Martine's Reviews > Keep the Aspidistra Flying

Keep the Aspidistra Flying by George Orwell
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Mar 18, 08

bookshelves: british, modern-fiction, psychological-drama, film, early-twentieth-century
Recommended for: budding writers and closet socialists
Read in March, 2008

I haven't yet read Orwell's Down and Out in Paris and London, a supposedly excellent autobiographical account of a middle-class man's descent into abject poverty, but I would imagine that some of the experiences Orwell describes in that book must have served him equally well in writing Keep the Aspidistra Flying, which must rank among the bleakest novels about self-induced poverty ever written in the English language.

Keep the Aspidistra Flying centres on Gordon Comstock, a talented twenty-nine-year-old writer who has renounced a successful career in advertising -- not just to get some serious writing done, but on general principle. Gordon, you see, hates money. More specifically, he hates the English middle class's slavish devotion to money and all the things it stands for. Refusing to serve the money god any longer, Gordon steps out of the rat race, only steadily to sink into poverty. In his good moments he feels morally superior to the people surrounding him, whose petit-bourgeois gentility he despises; in his bad moments he realises that he himself is despicable and that his new-found 'freedom' will never make him a successful author, as poverty (which Orwell calls 'a spiritual sewer' and 'spiritual halitosis') leads not to creativity but rather to moral deadness, which is unconducive to being either creatively or socially successful. Needless to say, the increasingly squalid and unproductive Gordon soon begins to pity and loathe himself, to the point where his self-hatred threatens to poison his relationships with the few people with whom he is still in touch. The question is: can his loved ones get him to give up his dream of a money-independent existence before it's too late?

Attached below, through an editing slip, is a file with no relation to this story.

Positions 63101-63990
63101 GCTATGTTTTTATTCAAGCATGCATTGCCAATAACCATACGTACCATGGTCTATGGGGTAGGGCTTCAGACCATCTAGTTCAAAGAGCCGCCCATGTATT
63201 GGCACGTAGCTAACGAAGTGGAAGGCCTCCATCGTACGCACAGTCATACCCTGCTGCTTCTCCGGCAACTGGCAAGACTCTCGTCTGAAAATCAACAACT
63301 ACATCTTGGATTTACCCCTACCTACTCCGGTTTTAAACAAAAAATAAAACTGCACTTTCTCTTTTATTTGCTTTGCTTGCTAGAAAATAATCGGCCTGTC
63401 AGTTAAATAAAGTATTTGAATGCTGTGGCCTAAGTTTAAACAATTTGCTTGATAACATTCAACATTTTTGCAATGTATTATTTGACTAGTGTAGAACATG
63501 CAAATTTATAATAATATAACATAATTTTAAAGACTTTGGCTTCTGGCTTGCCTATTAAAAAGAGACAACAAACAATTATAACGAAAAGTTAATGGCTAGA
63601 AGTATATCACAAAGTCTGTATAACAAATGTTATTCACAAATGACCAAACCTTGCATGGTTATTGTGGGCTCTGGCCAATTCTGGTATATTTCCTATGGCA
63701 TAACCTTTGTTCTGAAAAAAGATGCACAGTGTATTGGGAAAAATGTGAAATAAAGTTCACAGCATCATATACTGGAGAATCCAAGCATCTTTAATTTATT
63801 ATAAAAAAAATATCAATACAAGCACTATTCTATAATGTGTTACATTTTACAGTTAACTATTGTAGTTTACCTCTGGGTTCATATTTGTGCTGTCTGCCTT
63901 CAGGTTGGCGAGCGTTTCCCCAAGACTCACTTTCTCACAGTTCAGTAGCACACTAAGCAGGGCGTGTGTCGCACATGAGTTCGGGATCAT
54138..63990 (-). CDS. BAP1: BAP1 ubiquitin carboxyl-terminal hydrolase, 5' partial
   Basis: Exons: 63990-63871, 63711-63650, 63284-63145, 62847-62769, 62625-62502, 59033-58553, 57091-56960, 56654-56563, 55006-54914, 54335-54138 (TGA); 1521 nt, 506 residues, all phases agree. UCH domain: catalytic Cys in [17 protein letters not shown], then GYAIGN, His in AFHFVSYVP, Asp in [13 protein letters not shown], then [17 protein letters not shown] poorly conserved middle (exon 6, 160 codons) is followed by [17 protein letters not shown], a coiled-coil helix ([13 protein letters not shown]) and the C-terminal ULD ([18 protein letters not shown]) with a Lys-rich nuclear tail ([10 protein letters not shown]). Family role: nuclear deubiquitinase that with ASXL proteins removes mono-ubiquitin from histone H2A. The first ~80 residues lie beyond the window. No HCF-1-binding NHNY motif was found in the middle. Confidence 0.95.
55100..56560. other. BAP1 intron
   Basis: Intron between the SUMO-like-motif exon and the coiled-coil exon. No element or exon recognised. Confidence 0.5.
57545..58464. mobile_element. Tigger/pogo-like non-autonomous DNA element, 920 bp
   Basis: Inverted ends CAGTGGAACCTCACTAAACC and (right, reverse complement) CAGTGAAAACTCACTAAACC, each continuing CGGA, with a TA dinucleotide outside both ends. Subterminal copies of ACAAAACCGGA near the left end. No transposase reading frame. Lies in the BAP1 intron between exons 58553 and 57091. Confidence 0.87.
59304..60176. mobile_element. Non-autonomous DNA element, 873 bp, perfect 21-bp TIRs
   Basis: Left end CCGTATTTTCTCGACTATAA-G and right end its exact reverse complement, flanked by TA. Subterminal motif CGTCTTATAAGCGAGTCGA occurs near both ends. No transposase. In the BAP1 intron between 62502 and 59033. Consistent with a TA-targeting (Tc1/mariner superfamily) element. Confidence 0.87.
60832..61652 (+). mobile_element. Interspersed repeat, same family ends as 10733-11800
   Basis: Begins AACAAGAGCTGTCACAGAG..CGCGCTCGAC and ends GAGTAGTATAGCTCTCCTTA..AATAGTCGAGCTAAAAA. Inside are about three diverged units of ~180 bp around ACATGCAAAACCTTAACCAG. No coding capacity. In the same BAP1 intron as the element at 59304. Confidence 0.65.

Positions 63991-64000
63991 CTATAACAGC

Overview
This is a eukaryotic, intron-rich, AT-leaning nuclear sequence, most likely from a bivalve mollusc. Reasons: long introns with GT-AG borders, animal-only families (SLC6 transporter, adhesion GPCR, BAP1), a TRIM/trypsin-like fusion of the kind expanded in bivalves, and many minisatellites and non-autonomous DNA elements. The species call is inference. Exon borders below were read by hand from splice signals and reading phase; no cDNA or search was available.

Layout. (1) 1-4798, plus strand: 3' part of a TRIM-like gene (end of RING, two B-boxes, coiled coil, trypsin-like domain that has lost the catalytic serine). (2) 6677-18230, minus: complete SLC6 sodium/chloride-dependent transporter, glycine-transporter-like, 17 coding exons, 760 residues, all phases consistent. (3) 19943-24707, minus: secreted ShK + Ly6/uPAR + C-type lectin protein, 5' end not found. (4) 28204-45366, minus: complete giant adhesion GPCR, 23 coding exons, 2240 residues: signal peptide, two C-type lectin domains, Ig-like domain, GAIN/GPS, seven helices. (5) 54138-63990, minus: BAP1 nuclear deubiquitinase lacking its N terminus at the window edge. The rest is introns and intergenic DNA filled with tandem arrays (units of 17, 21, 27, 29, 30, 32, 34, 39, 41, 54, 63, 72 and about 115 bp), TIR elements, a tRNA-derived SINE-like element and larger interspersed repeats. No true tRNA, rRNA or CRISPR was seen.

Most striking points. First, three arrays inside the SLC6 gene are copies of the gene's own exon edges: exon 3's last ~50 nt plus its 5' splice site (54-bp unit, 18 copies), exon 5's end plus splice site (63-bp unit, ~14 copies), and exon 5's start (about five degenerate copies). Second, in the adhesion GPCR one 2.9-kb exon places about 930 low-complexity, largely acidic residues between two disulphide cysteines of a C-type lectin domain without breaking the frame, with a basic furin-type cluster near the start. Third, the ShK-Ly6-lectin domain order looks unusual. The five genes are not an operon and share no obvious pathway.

Keep the Aspidistra Flying features some black comedy and social satire, but even so the book is fairly depressing. Orwell expertly dissects the poor man's pride and paranoia, his nagging obsessions and insecurities, and his constant struggle between hope, optimism, envy, despair and self-loathing. No doubt many readers will find Gordon a frustrating and pig-headed protagonist (he is!), but being a slightly frustrated aspiring writer myself, I could sort of relate to him -- enough to acknowledge that he's a powerful creation. I also really appreciated the urgency of Orwell's writing. Many of his ideas on capitalism and poverty are repeated with great insistence throughout the novel, meaning Keep the Aspidistra Flying is hardly a very subtle read, but definitely a compelling one. Finally, I greatly enjoyed the colourful picture Orwell paints of 1930s England, where class is everything and where splendour and squalour go hand in hand. I didn't really care for Gordon's sudden change of heart in the final chapters, which seemed a bit pat to me, but even so, Keep the Aspidistra Flying struck me as an excellent book, full of powerful observations about writing and life in general that I wish I had come up with myself.

Talk about being a frustrated writer. :-)
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